Ignore the Problem
A prevalent theme in Pentecostal histories is to ignore that there was any tension at all. A miracle happened and delving into the details are not necessary.
This especially can be found with the early pentecostal editor, writer and pioneer, Stanley Frodsham. His book“With Signs Following: the Story of the Pentecostal Revival in the Twentieth Century,” was once the definitive book on anything Pentecostal by a Pentecostal. First published in 1926, and revised many times, even after 1946, it is a very good, well documented book. Likely the best of any early Pentecostal histories. The first 17 chapters of the book documents people miraculously speaking in foreign languages, and then an unexplained shift occurs in the last portion of his writing. He concludes at the end of the book that christian tongues is a secret speech, something between man and God.1 He never delved on what necessitated or caused this change.
Stanley Frodsham first encountered the pentecostal movement while a young man in England. His first personal encounter with speaking in tongues happened at A. A. Boddy’s church in Sunderland, England. Frodsham then started a religious periodical out his hometown, Bournemouth, called Victory. He later moved to the United States and was the editor for the Assemblies of God magazine called the Pentecostal Evangel. His involvement with Pentecostalism along with his editing and writing numerous compositions over the decades gave him a quasi-official status for creating an early biography of the movement.
This has been a very popular approach.
Utterance vs. Gift of tongues
One would naturally look at the Azusa Street based Apostolic Faith newspaper to see how they resolved the tongues problem. Unfortunately, the Mission was mired in personal conflict that took away all the momentum they had accrued. By 1909, Azusa was becoming a figurehead and a symbol, not a source of authority. The initial thrust and evangelistic zeal was composed of people from the east-coast and mid-west that converged upon Azusa. The power quickly shifted to these centres soon after the pentecostal outburst occurred.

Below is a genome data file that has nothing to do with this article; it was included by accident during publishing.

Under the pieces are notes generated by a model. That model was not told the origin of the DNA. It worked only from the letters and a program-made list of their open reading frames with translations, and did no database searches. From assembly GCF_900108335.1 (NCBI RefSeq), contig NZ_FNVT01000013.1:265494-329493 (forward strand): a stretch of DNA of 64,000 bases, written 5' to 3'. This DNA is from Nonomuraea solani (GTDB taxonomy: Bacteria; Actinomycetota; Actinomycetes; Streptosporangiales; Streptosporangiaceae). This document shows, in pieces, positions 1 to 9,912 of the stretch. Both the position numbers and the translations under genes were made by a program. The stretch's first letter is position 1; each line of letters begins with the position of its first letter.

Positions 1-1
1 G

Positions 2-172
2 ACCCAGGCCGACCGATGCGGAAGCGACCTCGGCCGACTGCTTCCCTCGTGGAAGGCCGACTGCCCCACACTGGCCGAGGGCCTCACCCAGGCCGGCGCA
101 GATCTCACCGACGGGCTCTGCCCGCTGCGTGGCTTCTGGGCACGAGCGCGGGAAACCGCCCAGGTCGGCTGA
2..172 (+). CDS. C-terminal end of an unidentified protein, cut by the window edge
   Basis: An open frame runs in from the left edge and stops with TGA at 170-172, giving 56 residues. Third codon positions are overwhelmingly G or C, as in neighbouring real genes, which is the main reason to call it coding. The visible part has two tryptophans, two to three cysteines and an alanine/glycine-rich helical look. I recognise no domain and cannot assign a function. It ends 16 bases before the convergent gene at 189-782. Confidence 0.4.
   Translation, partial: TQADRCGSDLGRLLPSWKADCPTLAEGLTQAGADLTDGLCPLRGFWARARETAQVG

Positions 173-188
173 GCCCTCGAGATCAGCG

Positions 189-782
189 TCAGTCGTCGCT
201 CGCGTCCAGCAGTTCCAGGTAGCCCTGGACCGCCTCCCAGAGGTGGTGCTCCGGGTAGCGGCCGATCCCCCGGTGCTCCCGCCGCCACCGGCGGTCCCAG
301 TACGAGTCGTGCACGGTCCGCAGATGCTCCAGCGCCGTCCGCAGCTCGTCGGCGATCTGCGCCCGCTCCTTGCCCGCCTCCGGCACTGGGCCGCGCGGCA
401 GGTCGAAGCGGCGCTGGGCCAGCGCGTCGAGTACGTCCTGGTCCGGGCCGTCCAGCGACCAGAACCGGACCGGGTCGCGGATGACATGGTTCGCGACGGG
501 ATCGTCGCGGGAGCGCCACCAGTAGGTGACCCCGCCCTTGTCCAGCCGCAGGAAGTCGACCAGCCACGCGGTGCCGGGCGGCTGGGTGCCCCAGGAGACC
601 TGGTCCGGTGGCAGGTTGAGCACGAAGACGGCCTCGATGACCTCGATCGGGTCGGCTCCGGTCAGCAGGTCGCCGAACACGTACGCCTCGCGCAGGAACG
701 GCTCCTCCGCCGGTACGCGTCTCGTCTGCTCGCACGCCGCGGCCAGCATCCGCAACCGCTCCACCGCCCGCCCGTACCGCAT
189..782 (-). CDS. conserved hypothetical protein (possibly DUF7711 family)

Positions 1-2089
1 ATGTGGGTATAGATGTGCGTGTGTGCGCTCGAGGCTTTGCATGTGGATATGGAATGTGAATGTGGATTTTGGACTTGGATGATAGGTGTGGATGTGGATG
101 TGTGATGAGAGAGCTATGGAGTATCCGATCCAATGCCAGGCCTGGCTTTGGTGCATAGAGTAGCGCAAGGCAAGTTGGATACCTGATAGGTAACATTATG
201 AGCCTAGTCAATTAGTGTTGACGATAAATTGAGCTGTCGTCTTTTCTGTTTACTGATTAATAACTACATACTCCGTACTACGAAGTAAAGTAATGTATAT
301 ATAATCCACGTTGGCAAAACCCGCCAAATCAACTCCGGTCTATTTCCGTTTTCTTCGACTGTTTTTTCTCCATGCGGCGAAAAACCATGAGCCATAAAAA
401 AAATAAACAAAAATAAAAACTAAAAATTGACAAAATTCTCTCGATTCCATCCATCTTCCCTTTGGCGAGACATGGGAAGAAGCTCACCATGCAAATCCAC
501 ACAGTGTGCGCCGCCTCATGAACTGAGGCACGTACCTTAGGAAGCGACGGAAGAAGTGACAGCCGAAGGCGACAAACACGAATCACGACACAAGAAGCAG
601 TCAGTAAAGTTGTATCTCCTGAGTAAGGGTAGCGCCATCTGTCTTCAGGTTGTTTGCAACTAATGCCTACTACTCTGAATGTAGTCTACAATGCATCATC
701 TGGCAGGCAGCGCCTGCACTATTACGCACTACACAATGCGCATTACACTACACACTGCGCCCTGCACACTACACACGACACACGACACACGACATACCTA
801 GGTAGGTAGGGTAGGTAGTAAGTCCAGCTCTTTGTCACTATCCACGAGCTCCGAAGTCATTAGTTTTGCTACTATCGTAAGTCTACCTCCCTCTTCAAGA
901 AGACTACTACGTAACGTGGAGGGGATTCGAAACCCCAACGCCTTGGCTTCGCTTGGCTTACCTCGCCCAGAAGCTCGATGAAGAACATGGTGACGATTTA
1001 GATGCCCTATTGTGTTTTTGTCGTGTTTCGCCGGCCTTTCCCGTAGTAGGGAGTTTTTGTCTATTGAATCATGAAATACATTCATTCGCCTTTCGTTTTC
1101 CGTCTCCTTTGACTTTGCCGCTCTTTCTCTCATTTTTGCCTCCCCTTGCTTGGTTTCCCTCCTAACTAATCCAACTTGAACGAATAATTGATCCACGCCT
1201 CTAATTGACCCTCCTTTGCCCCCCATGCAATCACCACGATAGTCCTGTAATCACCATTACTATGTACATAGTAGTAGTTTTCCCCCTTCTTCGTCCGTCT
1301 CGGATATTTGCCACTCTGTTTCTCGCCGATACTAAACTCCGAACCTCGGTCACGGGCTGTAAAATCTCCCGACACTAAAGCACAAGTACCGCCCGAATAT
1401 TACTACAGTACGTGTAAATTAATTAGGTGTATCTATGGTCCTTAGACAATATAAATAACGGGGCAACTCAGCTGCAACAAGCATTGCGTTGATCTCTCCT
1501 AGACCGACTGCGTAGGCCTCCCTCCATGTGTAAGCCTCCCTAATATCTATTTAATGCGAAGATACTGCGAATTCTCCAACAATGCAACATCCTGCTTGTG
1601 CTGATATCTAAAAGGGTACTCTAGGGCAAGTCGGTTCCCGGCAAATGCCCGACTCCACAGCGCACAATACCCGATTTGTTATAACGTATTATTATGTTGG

Clara Lum and Florence Crawford were the longtime editors of the Apostolic Faith Newspaper which originated at Azusa Street and later moved their publishing office to Portland, Oregon, in 1909. The reasons are unclear about the move but historians believe it was a personal rift between Seymour and Crawford. Rumour has it they took the mailing list with them which severely crippled the Azusa Street Mission.
Perusing their Portland articles, the sense of awe is gone. The editorial reported little about what was happening internally within Los Angeles or Portland and reprinted snippets from other like religious periodicals.
The Apostolic Faith (Portland) Newspaper engaged with another like newspaper Bridegroom’s Messenger on an important theological level about speaking in tongues. The original editor of the Bridegroom’s Messenger, G. B. Cashwell, found his pentecost at Azusa Street and brought this energy back to Atlanta. The impact of Cashwell and his newspaper was considerable within the holiness hotbeds of the southeastern United States. In the seventh issue of the Bridegroom’s Messenger their was a formative theological assertion about speaking in tongues:
This speaking in tongues as the Spirit gives utterance is not the gift of tongues. Those who speak in tongues as the Spirit gives utterance have not the power to control it at will, it seems that it comes at such times as they are in close touch with God, the Spirit takes their tongues and speaks through them, gives them utterance. Those who have the gift of tongues, seem to be able to speak different kinds of tongues, and seem to be able to speak at will.2
Clara Lum and Florence Crawford, not wanting to be excluded from the discussion, and having almost 18 months to percolate on the subject, disagreed on a key point—they knew of no one who has ever had the ability to know and control which language they were speaking and change it on the fly. They also included a clause against the abuse of this gift which was not included in the Bridegroom’s Messenger:
We have no Scripture for speaking in tongues except as the Spirit gives utterance. It is not you that speaks, but the Holy Ghost, and He will speak when he chooses. Don’t ever try to speak at will. “It is not by might nor by power, but by My Spirit, saith the Lord.” What is not of the spirit is of the flesh or the devil. We know that some, by getting out of the Word, have been led off into fanaticism and have become a prey for the devil. If we go beyond the Word in any demonstration, it leads into wild fire and fanaticism. Up to date, we know of no one that has received the real gift of tongues, for if they had, we believe they could go out and preach to any nation in their own tongue.3